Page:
Bush's big chance to ride record wave of popularity

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The Independent US

Backed by the strongest ratings of any US president in memory, George Bush went into his first State of the Union speech last night vowing to end the current economic recession but warning Americans that the war against terrorism was still only in its early stages.

On the eve of the greatest set-piece occasion in the Washington political calendar, Mr Bush was given a boost by two separate polls showing that his public approval was running at more than 80 per cent. Though that figure is slightly lower than the record of 92 per cent in October, a month after the terrorist attacks, no president has ridden so long on such a powerful a wave of popularity.

The effects are rippling through national politics, transforming the outlook for autumn's mid-term congressional elections. Before 11 September, the Democrats looked well placed to strengthen their control of the Senate, and capture the six seats needed to win back the House of Representatives for the first time since 1994.

Mr Bush's coat-tails, however, have changed all these calculations. A Washington Post/ABC News poll found that voters across the country favoured Republican over Democratic candidates by a margin of 50 to 43 per cent, the Republicans' biggest such lead in two decades. On a host of issues where the Democrats would normally dominate, from the economy to education, voters currently prefer the Republican policies.

As shown by the experience of George Bush Snr – who lost the 1992 election despite enjoying 80 per cent-plus ratings after the Gulf War barely 18 months earlier – stratospheric popularity can prove ephemeral. The son, however, is unlikely to make the war-victor father's mistake in the country's previous recession, of seeming indifferent to the economic worries of ordinary voters.

President Bush is putting the recession right at the top of his agenda and immediately after the speech he will travel across the country, to press the case for his tax-cutting economic stimulus package, which is currently stalled by party infighting on Capitol Hill. Last night, he was expected to link his two main themes, arguing that the successful prosecution of the anti-terror campaign was essential to restoring the sense of security that was vital if the national economy was to recover. Mr Bush also argues that the combination of a national emergency and a recession justifies the return to budget deficits, which are likely to persist for several years.

A prime contributor to the deficit will be the $48bn (£34bn) increase Mr Bush is seeking for the Pentagon budget in 2003 (a sum almost 50 per cent as much again as Britain's entire annual spending on defence) as well as the money required to bolster homeland security.

The result is a paradox – a conservative Republican President who came to office vowing to cut government down to size backing an expansion of the role of government. Aides were expecting Mr Bush to call for an overall 9 per cent increase in federal spending next year.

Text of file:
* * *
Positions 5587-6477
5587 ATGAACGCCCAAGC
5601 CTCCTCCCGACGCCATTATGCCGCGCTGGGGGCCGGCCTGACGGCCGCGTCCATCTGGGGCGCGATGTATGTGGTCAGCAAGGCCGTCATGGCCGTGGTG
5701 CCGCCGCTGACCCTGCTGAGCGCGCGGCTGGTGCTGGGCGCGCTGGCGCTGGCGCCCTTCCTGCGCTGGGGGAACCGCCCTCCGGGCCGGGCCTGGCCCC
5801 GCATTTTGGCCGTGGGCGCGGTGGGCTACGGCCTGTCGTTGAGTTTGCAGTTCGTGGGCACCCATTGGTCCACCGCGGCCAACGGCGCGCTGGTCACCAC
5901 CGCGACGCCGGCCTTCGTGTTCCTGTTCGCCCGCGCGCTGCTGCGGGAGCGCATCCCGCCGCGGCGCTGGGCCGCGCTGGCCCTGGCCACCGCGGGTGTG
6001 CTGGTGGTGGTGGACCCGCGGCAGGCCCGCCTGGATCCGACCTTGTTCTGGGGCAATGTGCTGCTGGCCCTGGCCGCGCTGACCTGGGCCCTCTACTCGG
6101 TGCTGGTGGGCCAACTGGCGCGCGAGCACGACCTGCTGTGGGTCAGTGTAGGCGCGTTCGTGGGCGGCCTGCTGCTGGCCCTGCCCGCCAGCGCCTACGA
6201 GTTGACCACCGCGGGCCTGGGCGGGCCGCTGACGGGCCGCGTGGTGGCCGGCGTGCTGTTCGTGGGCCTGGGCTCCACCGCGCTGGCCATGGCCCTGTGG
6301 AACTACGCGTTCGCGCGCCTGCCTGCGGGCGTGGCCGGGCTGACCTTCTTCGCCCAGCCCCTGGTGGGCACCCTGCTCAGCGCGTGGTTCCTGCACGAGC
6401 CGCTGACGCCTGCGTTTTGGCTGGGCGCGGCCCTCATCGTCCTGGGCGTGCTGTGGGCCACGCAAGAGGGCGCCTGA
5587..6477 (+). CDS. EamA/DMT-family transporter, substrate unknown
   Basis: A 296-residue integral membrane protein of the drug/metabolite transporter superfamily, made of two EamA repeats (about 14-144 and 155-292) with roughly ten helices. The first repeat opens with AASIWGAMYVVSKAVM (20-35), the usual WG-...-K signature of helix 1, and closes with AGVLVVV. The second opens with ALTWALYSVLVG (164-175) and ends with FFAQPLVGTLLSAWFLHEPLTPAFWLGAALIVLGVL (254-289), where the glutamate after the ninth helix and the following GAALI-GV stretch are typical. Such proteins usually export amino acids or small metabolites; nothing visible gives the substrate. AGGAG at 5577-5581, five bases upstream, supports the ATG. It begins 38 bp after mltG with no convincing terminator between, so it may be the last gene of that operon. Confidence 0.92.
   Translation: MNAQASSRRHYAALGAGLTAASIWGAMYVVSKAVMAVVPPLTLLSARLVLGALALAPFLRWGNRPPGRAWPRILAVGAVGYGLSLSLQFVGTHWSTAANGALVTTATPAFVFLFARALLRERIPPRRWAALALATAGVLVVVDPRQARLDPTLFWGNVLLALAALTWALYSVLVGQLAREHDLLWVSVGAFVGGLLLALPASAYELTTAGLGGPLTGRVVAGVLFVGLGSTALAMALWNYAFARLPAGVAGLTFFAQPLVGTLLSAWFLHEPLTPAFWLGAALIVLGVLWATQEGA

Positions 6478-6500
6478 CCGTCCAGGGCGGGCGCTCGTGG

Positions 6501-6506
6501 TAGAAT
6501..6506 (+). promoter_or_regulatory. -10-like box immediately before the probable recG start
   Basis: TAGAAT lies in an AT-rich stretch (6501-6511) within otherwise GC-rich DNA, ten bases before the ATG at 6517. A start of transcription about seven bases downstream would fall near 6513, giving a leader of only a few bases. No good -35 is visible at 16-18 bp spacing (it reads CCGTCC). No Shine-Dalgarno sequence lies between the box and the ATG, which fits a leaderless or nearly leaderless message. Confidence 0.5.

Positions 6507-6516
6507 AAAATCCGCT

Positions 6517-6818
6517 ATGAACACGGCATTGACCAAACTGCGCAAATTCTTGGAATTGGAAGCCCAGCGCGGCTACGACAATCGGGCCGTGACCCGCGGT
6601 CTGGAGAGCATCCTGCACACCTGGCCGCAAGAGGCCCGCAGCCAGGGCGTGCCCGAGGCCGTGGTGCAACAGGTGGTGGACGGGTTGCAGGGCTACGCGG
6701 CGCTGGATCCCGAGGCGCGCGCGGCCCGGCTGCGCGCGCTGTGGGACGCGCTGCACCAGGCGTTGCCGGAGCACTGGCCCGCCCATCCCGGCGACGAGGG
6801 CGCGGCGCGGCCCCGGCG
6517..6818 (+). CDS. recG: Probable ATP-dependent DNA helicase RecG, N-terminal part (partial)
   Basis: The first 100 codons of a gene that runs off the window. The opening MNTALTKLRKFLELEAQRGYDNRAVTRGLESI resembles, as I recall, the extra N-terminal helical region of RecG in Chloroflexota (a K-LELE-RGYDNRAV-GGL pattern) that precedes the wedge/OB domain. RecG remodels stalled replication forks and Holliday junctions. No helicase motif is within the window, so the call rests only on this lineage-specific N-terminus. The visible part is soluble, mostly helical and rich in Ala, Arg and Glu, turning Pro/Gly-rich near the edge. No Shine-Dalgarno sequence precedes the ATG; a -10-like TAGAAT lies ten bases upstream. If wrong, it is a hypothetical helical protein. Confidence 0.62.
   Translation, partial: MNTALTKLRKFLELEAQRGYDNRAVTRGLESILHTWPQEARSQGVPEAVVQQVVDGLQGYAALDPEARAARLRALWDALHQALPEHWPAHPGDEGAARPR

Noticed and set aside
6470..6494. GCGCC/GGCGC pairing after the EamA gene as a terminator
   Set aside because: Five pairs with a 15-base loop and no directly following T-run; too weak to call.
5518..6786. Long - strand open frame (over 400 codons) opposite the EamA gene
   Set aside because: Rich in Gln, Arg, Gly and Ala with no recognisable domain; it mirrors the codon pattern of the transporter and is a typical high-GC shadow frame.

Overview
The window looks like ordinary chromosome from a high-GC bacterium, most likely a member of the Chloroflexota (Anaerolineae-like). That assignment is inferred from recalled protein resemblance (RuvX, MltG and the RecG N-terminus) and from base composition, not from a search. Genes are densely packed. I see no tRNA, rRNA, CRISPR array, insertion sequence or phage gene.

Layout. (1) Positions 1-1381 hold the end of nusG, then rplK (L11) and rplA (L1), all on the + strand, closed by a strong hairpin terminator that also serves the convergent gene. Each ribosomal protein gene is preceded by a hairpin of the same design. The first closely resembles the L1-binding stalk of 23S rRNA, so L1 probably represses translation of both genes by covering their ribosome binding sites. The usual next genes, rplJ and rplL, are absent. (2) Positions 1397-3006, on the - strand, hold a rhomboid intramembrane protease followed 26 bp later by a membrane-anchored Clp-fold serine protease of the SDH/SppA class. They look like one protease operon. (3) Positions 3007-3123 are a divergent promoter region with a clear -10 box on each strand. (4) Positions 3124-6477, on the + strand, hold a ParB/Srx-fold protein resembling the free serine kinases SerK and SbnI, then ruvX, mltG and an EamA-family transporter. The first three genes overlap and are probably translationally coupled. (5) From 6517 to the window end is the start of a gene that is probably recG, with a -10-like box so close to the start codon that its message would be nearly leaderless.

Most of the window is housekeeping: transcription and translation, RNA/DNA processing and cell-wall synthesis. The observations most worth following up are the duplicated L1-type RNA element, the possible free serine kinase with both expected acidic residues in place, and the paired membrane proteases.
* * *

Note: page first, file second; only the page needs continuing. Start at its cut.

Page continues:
Watched from the House chamber's VIP gallery by Afghanistan's visiting leader, Hamid Karzai, Mr Bush was expected to warn that up to 100,000 people had passed through the terrorist training camps in that country, and that for this reason – and despite the destruction of the Taliban and al-Qa'ida's Afghan network – terrorism remained a continuing, global threat to the US. It is also a clear signal that the US is prepared to carry its offensive into other countries suspected of harbouring terrorists.

The towering popularity of the President leaves the Democrats walking an awkward and very fine line, criticising his domestic policies, especially on the economy, while leaving no impression that they are in any way undermining the fight against terrorism. The dilemma has been clearest over President Bush's tax proposals, with some Democrats calling for the tax cuts to be halted in the name of fiscal responsibility. Others, however, argue for additional measures, but ones that are focussed on the poorer segments of the population instead of corporate interests.

The Enron scandal thus offers a chink of vulnerability. Voters see it as proof that the current administration and big business are too close.

Though the Washington Post/ABC poll shows that a majority believes the Bush team acted properly in its dealings with the failed energy group, almost three-quarters – 70 per cent – say that details of its dealings with Enron officials should be made public.

But Mr Bush has backed his Vice-President in refusing to hand over to a congressional investigative agency lists of participants in meetings of the energy task force chaired last year by Dick Cheney. Critics say that, in return for its lavish donations to the Republican Party and the Bush presidential campaign, Enron had undue influence in the formulation of that energy policy.

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